Tuesday, September 12, 2017

Equifax Data Breach: Laws - Framewors - Solutions


Equifax discovered unauthorized access on July 29th. 2 months later, the public was notified and the victims of breach (and potential victims of identity theft) are being offered monitoring services.
Each state has enacted Breach Notification statutes. California law, for example, requires notification at the most expedient time possible and without unreasonable delay. Notification can be delayed if law enforcement determines that notice would impede a criminal investigation (Cal. Civ. Code § 1798.82) But was a criminal investigation being impeded, and what factors were used to deem the determination reasonable?
An Amendment to the Breach Notification statute requires organizations to offer 12 months of monitoring services at no cost to the potential identity theft victim. (AB 1710)
It seems controversial that Equifax is offering their own monitoring service. If our homes are burglarized during use of a company’s home security system, should we accept a 12-month membership of home alert alarm system from the same company?
Anyone familiar with incident response will agree that it can be challenging to identify where to attribute the exploit, even after identifying how the exploit occurred. Equifax CEO, Richard Smith, believes that the Equifax exploit occurred via SQLI (structured query language injection). SQLI uses malicious code for backend database manipulation to access information that was not intended to be displayed. SQLI can be prevented or protected, should they occur.
WAF (web application firewalls) can prevent, but there is an issue with false-positive scripts getting blocked as well. However, this could impede operability of attractive functions of a company’s flagship product or service. The government generally does not insert itself into requiring this type of protective measure.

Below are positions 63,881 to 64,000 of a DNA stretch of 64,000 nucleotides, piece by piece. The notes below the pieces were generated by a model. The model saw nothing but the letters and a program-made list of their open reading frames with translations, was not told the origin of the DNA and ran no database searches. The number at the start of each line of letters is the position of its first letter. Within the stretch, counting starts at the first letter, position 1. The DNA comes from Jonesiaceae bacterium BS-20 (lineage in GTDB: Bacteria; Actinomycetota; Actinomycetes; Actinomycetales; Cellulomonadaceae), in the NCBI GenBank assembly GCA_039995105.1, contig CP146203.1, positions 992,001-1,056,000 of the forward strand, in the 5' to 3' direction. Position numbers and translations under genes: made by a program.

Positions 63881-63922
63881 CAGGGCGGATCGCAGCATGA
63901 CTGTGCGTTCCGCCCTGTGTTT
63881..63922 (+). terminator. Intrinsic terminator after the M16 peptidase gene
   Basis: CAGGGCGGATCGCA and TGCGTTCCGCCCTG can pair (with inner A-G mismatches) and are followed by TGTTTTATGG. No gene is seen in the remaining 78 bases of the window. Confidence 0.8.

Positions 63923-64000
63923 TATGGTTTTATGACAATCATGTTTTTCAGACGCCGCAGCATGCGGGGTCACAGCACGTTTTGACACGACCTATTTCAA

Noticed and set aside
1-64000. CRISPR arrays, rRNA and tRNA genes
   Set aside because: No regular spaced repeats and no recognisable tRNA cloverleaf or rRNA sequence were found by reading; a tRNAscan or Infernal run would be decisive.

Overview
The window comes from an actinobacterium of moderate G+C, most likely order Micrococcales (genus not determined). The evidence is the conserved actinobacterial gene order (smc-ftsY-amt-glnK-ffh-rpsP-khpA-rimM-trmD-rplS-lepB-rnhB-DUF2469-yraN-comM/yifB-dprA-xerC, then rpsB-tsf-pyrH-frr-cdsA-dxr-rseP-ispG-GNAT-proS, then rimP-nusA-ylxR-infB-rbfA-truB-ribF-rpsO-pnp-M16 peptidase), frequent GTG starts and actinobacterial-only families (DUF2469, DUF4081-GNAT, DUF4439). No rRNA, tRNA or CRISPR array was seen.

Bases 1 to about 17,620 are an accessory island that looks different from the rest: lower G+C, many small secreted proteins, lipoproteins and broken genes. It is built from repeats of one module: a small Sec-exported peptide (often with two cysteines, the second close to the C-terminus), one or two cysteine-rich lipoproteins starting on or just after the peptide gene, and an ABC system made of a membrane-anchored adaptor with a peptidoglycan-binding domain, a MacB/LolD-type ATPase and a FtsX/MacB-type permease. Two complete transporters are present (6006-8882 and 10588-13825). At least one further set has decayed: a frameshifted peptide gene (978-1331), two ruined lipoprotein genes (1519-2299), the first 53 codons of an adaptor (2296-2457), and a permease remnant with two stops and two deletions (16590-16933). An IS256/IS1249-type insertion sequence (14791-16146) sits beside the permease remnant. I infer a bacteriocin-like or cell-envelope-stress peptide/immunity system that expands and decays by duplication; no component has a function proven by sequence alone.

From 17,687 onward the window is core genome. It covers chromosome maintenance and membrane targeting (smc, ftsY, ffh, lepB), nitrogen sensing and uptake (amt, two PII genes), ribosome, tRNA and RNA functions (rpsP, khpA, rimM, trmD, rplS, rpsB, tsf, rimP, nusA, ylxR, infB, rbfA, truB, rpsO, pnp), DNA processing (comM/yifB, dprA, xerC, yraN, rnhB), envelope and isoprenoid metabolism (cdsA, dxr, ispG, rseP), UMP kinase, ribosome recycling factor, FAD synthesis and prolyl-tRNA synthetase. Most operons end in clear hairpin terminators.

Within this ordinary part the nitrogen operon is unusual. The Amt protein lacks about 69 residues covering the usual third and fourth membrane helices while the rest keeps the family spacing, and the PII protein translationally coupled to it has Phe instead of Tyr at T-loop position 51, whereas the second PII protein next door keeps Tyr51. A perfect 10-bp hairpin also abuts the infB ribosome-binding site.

Data-Centric End-to-End Database Encryption can protect by making the data retrieved from SQLI valueless to the exploiter. Even in the event of a compromised Database Administrator’s account, the data viewable will still be encrypted. However, this can destroy data analytics and/or be cost prohibitive to implement in an organization. But the federal and state governments have inserted themselves by making encryption a legal requirement. FISMA (Federal Information Security Management Act) ratifies NIST (National Institute of Standards and Technology). NIST framework asks for encryption of data at rest, data in transit, and data in use (NIST 800-53 Rev.4 AC-3,4, MP-5(4), SC-8,28). HIPAA section 164.312(e)(I) is also federal law addressing encryption requirements as mandated technical safeguards.
What level of encryption was Equifax using, and what companies offer solutions that boast full compliance with the federal laws cited on encryption, or ability to eliminate the same threat for your organization that Equifax faced?